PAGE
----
The scene consists of a succession of filthy images (maggots, fish guts, dead meat, …) the scent of which can be nothing less than horrendous to anyone, other than Grenouille of course. His supernatural smell power amplified this olfaction enough to trigger his first baby cry and thus saved his life. His early years were no rose garden either but rather a constant overdose of filth, dirt, and hideous fragrances.

As Jean Baptiste goes through his childhood and teen years, a lifestyle pattern becomes clear. Various people closely related to him (even orphanage children) continuously conspire to cause him serious harm yet he always manages to survive, either by intervention of a third party or luck. Those that help him (and ultimately abuse or take advantage of him) end up ill fated as well and suffer tragic ends shortlly after their being done with Grenouille. His mother tries to kill him on his day of birth, yet he survives and she is hanged. The same recurrent theme is noted with the orphanage lady that sells him to the tanner then gets her throat slashed, the tannery owner that drowns, and Baldini the perfumer who basically uses (or abuses) Grenouille to resurrect his sinking perfumery business then dies when his house crashes while the adjacent buildings remain intact. It’s as if Grenouille keeps beating the odds for survival and as if some supernatural force always manages to create some stepping stones guiding Grenouille to his destiny. Once their role is finished, they are expandable. Devilish!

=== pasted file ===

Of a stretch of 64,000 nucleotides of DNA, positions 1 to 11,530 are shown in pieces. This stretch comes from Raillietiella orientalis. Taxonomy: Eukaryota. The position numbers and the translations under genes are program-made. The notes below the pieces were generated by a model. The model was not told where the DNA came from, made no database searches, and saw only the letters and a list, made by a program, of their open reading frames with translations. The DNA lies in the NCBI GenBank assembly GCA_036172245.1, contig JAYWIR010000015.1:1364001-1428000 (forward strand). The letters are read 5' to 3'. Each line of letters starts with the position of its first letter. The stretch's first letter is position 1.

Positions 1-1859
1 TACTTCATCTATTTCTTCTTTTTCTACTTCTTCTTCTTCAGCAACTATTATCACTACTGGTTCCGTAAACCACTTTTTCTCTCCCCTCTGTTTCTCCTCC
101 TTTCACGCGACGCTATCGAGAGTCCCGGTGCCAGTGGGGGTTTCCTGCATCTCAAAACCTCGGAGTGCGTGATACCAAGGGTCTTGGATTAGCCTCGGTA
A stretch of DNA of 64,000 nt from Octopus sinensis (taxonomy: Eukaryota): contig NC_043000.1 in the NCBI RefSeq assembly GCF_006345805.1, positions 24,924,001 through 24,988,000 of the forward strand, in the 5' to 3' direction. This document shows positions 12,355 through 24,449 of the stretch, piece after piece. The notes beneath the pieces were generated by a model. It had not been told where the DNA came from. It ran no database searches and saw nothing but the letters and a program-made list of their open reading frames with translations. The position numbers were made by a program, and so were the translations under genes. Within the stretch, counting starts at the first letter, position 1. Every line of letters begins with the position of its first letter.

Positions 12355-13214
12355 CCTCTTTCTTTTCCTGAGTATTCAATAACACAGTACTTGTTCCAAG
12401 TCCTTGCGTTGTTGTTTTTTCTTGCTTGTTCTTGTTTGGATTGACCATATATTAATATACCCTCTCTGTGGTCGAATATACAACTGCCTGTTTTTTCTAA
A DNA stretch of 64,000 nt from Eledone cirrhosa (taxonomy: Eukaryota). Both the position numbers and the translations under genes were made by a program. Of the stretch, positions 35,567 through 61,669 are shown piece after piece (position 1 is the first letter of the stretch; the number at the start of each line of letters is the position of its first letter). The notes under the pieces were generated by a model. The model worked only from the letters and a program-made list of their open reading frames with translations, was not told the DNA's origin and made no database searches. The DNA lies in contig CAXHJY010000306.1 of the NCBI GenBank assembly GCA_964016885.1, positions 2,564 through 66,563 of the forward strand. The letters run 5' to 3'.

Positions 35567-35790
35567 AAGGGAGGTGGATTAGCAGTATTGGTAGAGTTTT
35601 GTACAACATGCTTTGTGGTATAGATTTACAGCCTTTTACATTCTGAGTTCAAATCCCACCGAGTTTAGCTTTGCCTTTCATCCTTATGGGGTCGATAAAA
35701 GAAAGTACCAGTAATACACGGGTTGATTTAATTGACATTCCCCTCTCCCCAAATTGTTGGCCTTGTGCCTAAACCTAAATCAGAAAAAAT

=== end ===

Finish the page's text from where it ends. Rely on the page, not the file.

The director and supporting crew manage to guide us skillfully and steadily into the mind of Grenouille and his ‘ enfluage (creation of ultimate scent)’ obsession.

First we learn from when Jean Baptiste follows the fruit seller smell and suddenly shows up unnoticed within inches of her, we start to realize what is so unsettling, and thus hostility-inducing about Grenouille. He has no scent himself and so to others he does not really exist. We also, with Jean, discover that once the enchanting lady was killed, her intoxicating smell quickly faded. Thus, capturing the smell means a very small time window after her death.